water fleas


Scientists have discovered a promising solution for filtering drugs, pesticides, and industrial chemicals from wastewater, potentially making it safer for the environment – water fleas.

“We’ve developed our bioequivalent of a Dyson vacuum cleaner for wastewater, which is very, very exciting,” said study co-author Karl Dearn, a professor of mechanical engineering at the University of Birmingham.

Traditional wastewater treatment plants often fail to completely remove persistent chemical pollutants, leading to contamination of rivers, streams, and irrigation systems, which harms ecosystems and contaminates food and water. Existing filtration methods are often costly, environmentally damaging, and impractical. To address this, scientists turned to water fleas: an eco-friendly, cost-effective, and scalable natural filter.

Water fleas, belonging to the Daphnia genus, are tiny crustaceans that filter feed, consuming small particles of detritus, algae, and bacteria in their environment.

“I had my ‘A-ha!’ moment and I thought, ‘Wait a second, they can absorb chemicals’,” said Luisa Orsini, an environment professor at the University of Birmingham and co-author of the study published in the journal Science of the Total Environment.

The researchers selected four types of water fleas capable of ingesting pollutants of concern to public health professionals: the pharmaceutical compound diclofenac, the pesticide atrazine, the heavy metal arsenic, and the industrial chemical PFOS, commonly used in waterproof clothing production.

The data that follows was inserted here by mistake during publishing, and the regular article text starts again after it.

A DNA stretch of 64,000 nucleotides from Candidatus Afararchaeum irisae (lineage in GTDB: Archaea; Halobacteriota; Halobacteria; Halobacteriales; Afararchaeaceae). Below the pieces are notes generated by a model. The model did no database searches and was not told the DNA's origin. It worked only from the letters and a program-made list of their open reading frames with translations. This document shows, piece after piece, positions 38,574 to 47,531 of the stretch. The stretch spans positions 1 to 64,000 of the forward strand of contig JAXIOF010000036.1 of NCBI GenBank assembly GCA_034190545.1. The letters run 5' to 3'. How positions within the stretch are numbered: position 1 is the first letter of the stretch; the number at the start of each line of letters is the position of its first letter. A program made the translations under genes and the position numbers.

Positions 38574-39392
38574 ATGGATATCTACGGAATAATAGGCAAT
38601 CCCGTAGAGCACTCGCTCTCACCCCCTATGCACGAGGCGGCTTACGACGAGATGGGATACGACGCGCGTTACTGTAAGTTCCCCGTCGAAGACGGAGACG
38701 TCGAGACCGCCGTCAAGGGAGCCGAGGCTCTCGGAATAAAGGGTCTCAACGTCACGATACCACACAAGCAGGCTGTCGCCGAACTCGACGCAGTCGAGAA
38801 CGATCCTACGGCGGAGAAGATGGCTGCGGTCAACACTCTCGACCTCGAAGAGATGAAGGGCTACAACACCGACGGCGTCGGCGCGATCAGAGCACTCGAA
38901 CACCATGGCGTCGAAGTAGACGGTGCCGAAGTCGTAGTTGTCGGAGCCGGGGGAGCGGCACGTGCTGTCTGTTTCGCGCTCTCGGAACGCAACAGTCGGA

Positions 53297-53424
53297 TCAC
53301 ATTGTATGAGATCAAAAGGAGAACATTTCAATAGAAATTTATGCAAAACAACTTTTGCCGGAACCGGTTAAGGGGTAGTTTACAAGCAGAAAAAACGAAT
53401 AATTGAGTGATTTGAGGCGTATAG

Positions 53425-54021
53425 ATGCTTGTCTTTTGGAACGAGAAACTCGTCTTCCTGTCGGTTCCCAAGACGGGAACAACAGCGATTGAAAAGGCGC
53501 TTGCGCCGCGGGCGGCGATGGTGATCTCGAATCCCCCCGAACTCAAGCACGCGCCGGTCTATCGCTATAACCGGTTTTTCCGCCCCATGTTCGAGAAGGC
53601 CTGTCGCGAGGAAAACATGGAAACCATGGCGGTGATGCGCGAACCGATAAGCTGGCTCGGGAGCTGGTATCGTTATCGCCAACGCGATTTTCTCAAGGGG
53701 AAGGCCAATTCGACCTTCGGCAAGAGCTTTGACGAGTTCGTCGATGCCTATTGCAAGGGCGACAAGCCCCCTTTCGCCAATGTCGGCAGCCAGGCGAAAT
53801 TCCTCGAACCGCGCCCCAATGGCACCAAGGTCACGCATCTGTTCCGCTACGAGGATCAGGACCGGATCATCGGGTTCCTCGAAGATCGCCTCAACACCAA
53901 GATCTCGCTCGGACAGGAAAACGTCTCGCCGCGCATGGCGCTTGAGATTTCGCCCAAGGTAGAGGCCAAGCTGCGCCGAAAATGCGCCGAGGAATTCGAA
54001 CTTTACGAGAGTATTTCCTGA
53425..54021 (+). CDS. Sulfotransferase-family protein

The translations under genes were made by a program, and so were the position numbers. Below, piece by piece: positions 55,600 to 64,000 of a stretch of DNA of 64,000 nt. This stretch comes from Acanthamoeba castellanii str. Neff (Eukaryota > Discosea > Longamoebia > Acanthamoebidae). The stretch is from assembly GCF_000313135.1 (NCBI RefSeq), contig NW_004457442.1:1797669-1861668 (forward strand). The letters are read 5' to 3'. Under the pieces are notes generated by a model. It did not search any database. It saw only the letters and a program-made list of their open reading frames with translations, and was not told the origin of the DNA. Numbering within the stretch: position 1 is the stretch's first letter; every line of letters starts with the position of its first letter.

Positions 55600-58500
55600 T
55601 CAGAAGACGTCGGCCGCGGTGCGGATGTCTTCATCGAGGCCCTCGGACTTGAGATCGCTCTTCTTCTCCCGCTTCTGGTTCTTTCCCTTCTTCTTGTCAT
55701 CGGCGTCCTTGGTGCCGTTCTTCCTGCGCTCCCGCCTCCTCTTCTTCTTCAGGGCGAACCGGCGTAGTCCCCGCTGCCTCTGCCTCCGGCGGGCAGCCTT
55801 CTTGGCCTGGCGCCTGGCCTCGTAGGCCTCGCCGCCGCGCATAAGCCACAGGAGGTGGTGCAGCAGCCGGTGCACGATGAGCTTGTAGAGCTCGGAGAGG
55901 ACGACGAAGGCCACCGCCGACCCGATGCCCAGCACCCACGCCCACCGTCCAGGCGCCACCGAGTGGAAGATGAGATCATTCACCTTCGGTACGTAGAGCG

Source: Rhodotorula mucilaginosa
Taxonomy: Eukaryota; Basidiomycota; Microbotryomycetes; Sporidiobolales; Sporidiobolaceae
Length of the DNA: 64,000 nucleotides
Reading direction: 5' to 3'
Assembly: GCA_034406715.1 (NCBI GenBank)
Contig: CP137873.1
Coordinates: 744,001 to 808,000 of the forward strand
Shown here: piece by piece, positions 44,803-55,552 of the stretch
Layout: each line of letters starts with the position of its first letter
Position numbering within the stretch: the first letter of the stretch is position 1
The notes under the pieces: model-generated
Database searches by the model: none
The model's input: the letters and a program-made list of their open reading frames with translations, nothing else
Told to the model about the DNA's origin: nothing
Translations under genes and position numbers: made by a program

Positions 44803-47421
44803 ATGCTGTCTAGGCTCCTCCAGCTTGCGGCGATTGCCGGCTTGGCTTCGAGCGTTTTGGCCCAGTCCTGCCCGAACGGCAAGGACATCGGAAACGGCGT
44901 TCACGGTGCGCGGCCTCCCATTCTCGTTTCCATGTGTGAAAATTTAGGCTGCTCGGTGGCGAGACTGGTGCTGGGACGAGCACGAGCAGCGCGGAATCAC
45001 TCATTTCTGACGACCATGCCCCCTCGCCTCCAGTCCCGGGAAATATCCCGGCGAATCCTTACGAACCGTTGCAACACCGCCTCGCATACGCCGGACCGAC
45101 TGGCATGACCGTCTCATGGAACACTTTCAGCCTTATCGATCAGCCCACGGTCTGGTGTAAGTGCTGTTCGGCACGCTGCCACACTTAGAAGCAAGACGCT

To identify the most suitable water fleas for addressing these pollutants, scientists revived dormant embryos that had settled at the bottom of rivers. These embryos are encased in protective casings, which sink to the lake or riverbed and can remain dormant for centuries.

The researchers selected embryos from different time periods when the selected pollutants were either prevalent or absent—strains from 1900, 1960, 1980, and 2015. “Either the naive or the very experienced ones were doing a better job at filtering chemicals,” said Orsini.

In the laboratory, they grew the water flea populations through cloning and assessed their genetic makeup and survival capabilities. The fleas’ filtering abilities were then tested in various environments, including an aquarium, 100 litres of water, and, most recently, in a real treatment facility with over 2,000 litres of water. The next phase will involve scaling up to 21 million litres.

In laboratory conditions, the water fleas successfully filtered 90% of diclofenac, 60% of arsenic, 59% of atrazine, and 50% of PFOS.

“Removing 50% of PFOS is excellent compared to whatever exists now because nothing removes or metabolises PFOS like this,” said Orsini. “And [other approaches are] extremely costly, producing a lot of toxic byproducts.”

They are self-sustaining, reproducing by cloning and adjusting their population size based on nutrient availability.

Joseph R. Shaw, an environmental toxicologist from Indiana University, noted the adaptability of these crustaceans to various environments, making it feasible to implement this system in diverse conditions and meet different needs. Since the solution is cost-effective and carbon-neutral, it can be utilised in advanced water treatment facilities and in developing countries with limited infrastructure.

The discovery of this natural, eco-friendly filtration method provides hope for mitigating the impact of pollutants on water ecosystems, which is essential for protecting both the environment and human health.

“This system is poised to be a gamechanger,” said Shaw. Adding technologies such as gene editing could even lead to developing “super-Daphnia” to target specific chemicals of interest and to improve the efficiency of collection.

“I’m a big fan of Daphnia. The sky’s the limit,” he said.



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